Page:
Office structure

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    James Hartley

    Hi all,

    We are a small 5 person office of landscape designers currently experiencing sustained growth. As a result we are being forced to review our previously “flat” office structure with rather poorly defined responsibilities to one where the roles of each person are more clearly defined. This is obviously necessary before we employ further staff and a healthy step to be taking in any case.

    That said – we collectively have little experience in structuring an office of this kind so I would be very interested to hear from anyone who works or has worked in a slightly larger structure.


    – What basic structure did you work with/under? We are thinking of assigning one person as office manager but whose responsibility will be restricted to the organisation, prioritisation, productivity of the office. This Under this will be Project managers who will manage client projects end to end, who can lean on support staff (a graphics role, administrative assistant etc.). They will be answerable to the office manager with regard the aforementioned administrative responsibilities and to the client and principal with regard the quality of the project and client experience.

    – What level of workflow control have you worked under? As principal I intend to move to giving full autonomy to the project managers with regard the project (as opposed to being involved in the projects to a greater or lesser degree all the way along which is no longer viable). We have defined 3 touch points during production where I will provide feedback and validation to ensure the project is to the correct standard / aligned with goals / etc. 

    In developing a facilitative office structure of this kind, are there any specific pitfalls anyone would be willing to share from experience?

    Any insights, on any or all of these, would be deeply appreciated.


    Tosh K

    Partners: gets work into the office, ensures the practice is legally and financially sound (reviews revenue/expenditure, contracts, insurance etc).  For projects they do both design review and technical review – design, heavy at beginning and before CDs are done, technical as needed.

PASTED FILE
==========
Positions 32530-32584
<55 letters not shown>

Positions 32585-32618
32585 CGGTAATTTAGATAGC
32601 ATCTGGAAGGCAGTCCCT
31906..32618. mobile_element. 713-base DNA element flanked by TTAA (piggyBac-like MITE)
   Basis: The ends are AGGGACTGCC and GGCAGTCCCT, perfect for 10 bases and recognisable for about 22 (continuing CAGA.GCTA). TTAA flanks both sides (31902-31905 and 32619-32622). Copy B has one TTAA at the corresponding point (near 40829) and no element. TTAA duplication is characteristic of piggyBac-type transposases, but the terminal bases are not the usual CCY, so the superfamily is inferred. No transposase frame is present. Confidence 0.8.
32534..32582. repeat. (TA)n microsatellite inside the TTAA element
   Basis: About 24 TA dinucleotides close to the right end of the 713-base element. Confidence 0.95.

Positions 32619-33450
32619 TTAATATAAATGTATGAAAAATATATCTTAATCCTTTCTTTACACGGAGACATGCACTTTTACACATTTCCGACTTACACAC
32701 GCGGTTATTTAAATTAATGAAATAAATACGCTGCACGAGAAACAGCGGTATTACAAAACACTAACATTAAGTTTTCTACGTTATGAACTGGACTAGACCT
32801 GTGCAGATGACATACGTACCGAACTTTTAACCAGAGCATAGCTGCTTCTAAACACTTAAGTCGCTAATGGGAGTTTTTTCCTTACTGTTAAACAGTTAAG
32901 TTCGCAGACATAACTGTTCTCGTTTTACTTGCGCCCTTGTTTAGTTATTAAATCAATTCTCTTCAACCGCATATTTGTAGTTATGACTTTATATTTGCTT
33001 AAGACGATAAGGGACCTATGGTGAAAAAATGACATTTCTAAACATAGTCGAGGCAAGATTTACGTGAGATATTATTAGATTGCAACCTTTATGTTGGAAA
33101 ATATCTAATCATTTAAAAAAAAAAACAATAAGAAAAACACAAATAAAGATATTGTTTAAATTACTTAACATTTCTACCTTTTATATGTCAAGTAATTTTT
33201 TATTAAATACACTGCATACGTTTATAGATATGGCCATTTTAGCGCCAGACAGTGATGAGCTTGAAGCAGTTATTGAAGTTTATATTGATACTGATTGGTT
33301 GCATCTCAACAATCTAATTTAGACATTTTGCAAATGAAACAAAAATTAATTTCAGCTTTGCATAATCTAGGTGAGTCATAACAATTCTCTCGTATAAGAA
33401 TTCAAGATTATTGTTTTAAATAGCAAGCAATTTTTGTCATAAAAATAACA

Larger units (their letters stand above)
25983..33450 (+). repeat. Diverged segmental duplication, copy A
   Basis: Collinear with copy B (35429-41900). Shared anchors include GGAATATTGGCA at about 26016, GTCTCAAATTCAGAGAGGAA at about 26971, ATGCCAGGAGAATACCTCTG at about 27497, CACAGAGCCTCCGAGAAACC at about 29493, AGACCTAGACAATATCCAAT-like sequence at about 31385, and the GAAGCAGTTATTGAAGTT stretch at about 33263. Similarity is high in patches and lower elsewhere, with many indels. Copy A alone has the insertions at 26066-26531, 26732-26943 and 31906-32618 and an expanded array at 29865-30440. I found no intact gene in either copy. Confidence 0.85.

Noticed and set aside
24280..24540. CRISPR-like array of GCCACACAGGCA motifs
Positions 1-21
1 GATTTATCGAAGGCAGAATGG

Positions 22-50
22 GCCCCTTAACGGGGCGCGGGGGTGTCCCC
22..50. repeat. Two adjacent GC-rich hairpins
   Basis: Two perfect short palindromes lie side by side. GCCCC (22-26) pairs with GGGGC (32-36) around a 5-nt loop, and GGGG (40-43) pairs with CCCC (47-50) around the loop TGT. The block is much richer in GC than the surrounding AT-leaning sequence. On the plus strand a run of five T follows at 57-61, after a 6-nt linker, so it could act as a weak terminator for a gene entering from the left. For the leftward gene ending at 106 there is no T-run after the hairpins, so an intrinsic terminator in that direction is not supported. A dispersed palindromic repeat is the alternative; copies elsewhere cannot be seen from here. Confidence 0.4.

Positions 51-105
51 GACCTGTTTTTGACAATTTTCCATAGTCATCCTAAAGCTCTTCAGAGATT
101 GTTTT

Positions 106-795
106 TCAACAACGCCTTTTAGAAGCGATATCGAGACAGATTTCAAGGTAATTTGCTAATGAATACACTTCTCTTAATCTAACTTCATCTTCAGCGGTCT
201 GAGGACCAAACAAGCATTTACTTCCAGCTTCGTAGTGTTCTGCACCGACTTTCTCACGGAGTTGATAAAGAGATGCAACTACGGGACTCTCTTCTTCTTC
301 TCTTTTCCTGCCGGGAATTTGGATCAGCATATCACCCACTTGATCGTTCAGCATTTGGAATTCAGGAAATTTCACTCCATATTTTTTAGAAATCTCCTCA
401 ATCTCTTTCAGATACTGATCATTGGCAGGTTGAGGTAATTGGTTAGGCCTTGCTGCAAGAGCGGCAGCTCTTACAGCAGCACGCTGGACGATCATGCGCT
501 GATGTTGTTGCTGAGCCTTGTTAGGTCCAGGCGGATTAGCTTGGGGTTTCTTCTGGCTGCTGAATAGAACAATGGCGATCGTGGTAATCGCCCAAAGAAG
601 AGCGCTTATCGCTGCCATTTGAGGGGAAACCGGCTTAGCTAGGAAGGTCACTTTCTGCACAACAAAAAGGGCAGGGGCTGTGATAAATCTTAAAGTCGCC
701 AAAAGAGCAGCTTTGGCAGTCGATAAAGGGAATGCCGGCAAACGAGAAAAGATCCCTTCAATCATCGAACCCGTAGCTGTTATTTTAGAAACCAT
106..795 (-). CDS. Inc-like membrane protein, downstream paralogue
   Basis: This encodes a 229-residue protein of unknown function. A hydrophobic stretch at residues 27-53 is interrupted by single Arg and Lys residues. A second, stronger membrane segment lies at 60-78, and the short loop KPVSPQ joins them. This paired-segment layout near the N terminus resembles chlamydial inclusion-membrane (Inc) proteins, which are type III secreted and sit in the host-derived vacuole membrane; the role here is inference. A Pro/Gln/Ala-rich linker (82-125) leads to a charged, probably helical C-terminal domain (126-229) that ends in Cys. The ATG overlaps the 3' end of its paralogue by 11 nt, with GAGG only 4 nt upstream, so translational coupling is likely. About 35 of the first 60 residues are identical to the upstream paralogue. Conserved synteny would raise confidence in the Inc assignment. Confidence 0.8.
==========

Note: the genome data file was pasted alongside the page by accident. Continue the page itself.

Senior staff: manages day-to-day project development (clients/subconsultants), ensures projects are progressing on time, on budget and to the firm’s standard for quality.  Check in with partners as needed but at minimum before conclusion of major phases (concept, schematic, dd, cd), usually also before any presentation to clients.

    Pitfalls: clarity of responsibilities is a big one – there are always seams in the process, minimizing them is critical for morale and quality control.  This starts at the top but resides mostly in senior staff.  Additionally it takes time for non-design staff to learn and understand the peculiarities of a design office and designers – allow for that while it they learn to smooth out operational irregularities.

    James Hartley

    Tosh – a two year late word of thanks – I didn’t see an update that you had replied to this!

    Bridger DeMars

    So… give us an update on how the restructuring went.

    James Hartley

    Obviously some degree of lag between my check-in’s here.. but better late than never.
    Restructuring is a work in progress… slow change needed on this sort of thing to avoid completely disrupting the workflow. We’ve just opened a new office though… Things going well.
    We are however moving to a better position where the project managers handle clients completely (instead of the hybrid we had before) and take full responsibility for projects only checking in at key points.
    I’m avoiding my micro management tendencies :)) giving them room for that autonomy
    Things are going in the right direction!

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